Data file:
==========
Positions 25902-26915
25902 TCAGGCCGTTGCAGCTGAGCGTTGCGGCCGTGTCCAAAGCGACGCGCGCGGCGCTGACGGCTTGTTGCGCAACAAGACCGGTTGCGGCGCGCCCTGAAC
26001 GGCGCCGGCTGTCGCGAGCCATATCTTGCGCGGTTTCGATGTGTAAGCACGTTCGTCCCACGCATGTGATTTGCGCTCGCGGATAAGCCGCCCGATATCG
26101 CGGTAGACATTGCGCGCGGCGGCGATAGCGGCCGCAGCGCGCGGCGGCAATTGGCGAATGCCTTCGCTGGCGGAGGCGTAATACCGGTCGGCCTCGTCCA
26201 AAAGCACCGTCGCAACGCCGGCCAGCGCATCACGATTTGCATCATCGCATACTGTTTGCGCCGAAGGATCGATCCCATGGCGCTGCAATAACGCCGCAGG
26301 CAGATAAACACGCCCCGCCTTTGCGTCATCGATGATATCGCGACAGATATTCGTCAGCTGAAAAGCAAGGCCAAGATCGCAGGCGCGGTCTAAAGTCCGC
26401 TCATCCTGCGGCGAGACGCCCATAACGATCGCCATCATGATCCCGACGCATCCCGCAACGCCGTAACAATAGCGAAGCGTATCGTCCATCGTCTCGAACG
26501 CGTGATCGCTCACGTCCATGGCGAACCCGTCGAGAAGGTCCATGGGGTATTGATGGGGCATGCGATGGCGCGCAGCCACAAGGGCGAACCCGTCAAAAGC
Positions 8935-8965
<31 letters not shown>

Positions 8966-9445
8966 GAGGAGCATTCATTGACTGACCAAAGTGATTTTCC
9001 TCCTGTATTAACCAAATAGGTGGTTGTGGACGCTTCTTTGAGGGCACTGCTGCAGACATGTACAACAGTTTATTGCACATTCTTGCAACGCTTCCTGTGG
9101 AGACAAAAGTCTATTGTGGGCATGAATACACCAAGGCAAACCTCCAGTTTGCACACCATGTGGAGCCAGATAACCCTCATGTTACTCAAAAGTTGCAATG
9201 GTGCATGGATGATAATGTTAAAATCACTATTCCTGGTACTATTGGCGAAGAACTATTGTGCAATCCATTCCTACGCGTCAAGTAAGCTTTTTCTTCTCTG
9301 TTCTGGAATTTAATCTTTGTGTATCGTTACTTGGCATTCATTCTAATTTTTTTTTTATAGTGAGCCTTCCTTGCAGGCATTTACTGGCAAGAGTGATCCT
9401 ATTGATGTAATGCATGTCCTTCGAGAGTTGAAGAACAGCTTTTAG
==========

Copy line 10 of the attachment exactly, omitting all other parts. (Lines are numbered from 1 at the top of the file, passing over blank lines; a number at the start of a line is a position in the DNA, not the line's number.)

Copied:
<31 letters not shown>